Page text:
Contrast that with Twitter, which displays every tweet from everyone a user follows. That can make the stream difficult to keep up with, particularly if you follow more than a couple hundred people. But at least a user can trust that tweets will appear in the stream as they are written — and not after an algorithm decides they are worthy of being delivered. And so the biggest change Facebook announced today, from the perspective of publishers and the people who want to read them on Facebook, is the “following” tab. According to executives at the event, the tab will show “every single post” from the people and publishers you subscribe to. If true, that will go a long way toward building trust in Facebook as a home for breaking news.
Meanwhile, news should look better on Facebook than it ever has, thanks to larger photos, expanded snippets of text from the articles that are shared, and their more prominent presentation on the page. Publishers have suffered through Facebook’s algorithmic changes because the site can still drive significant traffic to their pages — far more than the average post on Twitter or other social networks. If Facebook’s changes make it easier for them to reach their fans, they may develop a new appreciation for what the network can offer. But competitors are gunning for their attention, too. Facebook’s changes come as Twitter has moved to make its own stream more visual. Tweets have transformed from a simple string of 140 characters to “envelopes” for all sorts of things, including photos, music, and article snippets.
And while it far lags both of them in mind share, Google+ continues to polish its design in a way that puts photos at the forefront. Yesterday, the company rolled out a new look that includes larger cover photos, enhanced profiles, and a new tab of its own (for place reviews). Many readers remarked on the updated News Feed’s resemblance to Google+, which also features a narrow left rail with big icons and huge photos in the central feed. So yes, Facebook is trying to become “the best personalized newspaper.” But it’s not the only one. News is a major pillar of all the main social networks, and its role on each of them is only expanding. Facebook, Twitter, and Google started their social networks for very different reasons. But as the months go on, they’re looking more and more alike.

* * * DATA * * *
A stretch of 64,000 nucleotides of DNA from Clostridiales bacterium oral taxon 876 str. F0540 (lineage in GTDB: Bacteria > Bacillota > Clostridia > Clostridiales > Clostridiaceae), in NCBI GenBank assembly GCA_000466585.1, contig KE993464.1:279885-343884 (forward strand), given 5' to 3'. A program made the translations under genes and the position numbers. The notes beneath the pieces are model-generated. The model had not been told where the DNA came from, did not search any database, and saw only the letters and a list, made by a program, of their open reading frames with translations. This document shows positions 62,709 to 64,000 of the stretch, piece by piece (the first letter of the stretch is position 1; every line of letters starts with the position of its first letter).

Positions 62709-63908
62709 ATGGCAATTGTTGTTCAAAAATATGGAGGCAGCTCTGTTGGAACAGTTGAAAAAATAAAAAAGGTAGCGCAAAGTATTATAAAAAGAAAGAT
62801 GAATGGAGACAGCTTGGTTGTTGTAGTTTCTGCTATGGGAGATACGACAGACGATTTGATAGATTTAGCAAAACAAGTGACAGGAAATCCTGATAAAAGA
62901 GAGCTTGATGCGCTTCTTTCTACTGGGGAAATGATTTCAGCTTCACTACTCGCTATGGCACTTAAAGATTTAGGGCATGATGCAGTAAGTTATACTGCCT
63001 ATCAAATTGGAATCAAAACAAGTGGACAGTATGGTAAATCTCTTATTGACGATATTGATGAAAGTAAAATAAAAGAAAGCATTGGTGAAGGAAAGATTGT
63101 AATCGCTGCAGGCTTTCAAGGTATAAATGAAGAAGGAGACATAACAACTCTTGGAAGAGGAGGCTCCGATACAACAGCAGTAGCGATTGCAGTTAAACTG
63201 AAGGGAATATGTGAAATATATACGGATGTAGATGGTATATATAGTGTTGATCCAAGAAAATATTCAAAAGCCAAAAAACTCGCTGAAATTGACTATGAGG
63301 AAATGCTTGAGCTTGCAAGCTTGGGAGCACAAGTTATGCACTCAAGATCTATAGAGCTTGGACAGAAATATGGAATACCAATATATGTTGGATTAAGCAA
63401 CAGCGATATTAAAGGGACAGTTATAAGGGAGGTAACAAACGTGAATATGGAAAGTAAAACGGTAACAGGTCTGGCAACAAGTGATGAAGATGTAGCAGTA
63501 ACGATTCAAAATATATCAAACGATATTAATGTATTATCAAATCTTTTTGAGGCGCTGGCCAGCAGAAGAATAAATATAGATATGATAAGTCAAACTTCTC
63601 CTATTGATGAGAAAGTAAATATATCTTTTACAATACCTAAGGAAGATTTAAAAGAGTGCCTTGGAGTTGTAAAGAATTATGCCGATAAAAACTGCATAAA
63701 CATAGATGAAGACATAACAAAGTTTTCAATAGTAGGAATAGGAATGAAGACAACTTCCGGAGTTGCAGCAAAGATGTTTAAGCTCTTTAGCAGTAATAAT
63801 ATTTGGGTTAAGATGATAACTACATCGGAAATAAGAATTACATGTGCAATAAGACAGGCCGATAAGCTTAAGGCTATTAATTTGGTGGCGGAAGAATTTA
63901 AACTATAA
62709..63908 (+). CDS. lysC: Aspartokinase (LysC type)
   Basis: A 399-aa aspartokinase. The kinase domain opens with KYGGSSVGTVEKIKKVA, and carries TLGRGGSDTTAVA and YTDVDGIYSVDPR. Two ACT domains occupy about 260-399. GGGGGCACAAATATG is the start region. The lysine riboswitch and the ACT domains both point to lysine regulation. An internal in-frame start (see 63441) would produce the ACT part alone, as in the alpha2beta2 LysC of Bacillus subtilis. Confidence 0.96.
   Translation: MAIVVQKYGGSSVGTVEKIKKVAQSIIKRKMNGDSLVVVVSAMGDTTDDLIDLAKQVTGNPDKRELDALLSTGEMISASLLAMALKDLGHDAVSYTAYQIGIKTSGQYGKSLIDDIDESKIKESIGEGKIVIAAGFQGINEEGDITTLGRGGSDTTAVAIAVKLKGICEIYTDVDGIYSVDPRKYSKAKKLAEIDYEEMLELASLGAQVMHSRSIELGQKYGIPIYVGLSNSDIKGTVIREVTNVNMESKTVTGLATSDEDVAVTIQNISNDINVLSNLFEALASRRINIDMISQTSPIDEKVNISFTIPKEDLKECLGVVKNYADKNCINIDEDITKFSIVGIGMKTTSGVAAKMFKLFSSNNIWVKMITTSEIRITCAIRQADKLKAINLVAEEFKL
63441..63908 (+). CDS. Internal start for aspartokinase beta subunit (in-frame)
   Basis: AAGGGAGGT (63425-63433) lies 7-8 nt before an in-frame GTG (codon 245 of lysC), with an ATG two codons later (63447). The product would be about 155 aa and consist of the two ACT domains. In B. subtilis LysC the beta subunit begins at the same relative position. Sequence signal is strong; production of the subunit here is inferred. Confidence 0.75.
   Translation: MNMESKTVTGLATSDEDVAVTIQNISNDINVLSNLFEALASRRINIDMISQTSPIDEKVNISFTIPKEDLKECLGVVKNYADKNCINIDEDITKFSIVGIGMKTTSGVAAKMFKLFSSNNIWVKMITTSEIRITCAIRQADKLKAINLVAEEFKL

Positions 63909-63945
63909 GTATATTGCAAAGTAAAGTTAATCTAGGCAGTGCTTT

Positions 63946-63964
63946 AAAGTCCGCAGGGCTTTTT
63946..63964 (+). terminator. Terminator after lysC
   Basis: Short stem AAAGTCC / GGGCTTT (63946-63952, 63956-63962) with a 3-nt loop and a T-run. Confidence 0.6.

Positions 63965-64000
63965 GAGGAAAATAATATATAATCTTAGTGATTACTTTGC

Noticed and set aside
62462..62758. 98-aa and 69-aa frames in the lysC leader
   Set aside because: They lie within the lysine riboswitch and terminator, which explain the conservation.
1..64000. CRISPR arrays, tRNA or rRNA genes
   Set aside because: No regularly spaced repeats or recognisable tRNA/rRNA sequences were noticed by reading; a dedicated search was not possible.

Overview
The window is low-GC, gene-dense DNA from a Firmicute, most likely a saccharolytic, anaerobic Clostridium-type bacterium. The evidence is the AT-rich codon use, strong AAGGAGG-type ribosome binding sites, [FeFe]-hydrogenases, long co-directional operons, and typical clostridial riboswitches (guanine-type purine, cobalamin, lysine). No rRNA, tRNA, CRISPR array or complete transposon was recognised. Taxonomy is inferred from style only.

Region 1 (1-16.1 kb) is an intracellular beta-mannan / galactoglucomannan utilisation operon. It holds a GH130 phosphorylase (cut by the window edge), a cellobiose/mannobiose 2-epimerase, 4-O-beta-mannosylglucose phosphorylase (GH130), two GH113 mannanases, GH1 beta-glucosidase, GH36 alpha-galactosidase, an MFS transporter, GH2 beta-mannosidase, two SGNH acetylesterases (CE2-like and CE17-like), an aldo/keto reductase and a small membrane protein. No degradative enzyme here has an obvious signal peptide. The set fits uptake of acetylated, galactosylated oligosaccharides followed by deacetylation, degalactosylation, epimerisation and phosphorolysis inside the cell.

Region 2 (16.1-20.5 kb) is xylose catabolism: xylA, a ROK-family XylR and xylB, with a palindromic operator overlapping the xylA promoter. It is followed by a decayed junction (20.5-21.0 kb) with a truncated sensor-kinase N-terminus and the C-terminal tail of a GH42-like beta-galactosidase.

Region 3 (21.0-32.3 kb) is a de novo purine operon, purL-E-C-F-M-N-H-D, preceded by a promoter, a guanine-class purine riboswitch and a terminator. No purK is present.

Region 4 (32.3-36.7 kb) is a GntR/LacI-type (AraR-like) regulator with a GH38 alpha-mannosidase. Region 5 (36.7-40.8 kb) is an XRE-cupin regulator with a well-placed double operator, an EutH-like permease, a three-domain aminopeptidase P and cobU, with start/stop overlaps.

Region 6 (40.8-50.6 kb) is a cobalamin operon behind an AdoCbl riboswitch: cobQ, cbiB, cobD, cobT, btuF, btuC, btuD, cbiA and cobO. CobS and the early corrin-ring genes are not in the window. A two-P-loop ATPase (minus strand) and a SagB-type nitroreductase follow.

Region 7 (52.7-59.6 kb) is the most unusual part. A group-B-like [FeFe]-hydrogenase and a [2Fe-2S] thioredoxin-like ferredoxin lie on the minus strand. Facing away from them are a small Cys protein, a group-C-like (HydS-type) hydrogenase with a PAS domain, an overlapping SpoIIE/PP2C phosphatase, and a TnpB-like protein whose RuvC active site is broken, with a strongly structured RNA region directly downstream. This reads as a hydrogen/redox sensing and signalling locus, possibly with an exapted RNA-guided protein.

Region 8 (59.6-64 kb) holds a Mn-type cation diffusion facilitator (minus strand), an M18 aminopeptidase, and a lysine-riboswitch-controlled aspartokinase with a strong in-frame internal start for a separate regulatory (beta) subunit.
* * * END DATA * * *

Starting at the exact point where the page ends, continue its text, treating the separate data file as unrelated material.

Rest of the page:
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Facebook has become a social network that’s often too complicated, too risky, and, above all, too overrun by parents to give teens the type of digital freedom they crave. To understand where teens like to spend their virtual time nowadays, just watch them on their smartphones. Their world revolves around Instagram, the application adults mistook for an elevated photography service, and other apps decidedly less old-fashioned than Mark Zuckerberg’s social network.
And therein lies one of Facebook’s biggest challenges: With more than 1 billion users worldwide and an unstated mission to make more money, Facebook has become a social network that’s often too complicated, too risky, and, above all, too overrun by parents to give teens the type of digital freedom or release they crave. For tweens and teens, Instagram — and, more recently, SnapChat, an app for sending photos and videos that appear and then disappear — is the opposite of Facebook: simple, seemingly secret, and fun. Around schools, kids treat these apps like pot, enjoyed in low-lit corners, and all for the undeniable pleasure and temporary fulfillment of feeling cool. Facebook, meanwhile, with its Harvard dorm room roots, now finds itself scrambling to keep up with the tastes of the youngest trendsetters — even as it has its hooks in millions of them since it now owns Instagram.
Asked about the issue, a Facebook representative would say only, “We are gratified that more than 1 billion people, including many young people, are using Facebook, to connect and share.” There’s no hard-and-fast data that quantifies Facebook’s teen problem. But we know — from observing teens, talking to parents and analysts, and from a few company statements — that age doesn’t become Facebook with this group. In recent weeks, Facebook has told us on two occasions about its teen-appeal problem. When it filed its annual report, it warned investors for the first time that younger users are turning to other services, particularly Instagram, as a substitute for Facebook. Then, earlier this week, Chief Financial Officer David Ebersman admitted that Instagram, an application he described as popular among the “younger generation,” is a ”formidable competitor” to Facebook. Which seems odd until you realize that the profit-hungry Facebook isn’t yet making a dime from Instagram.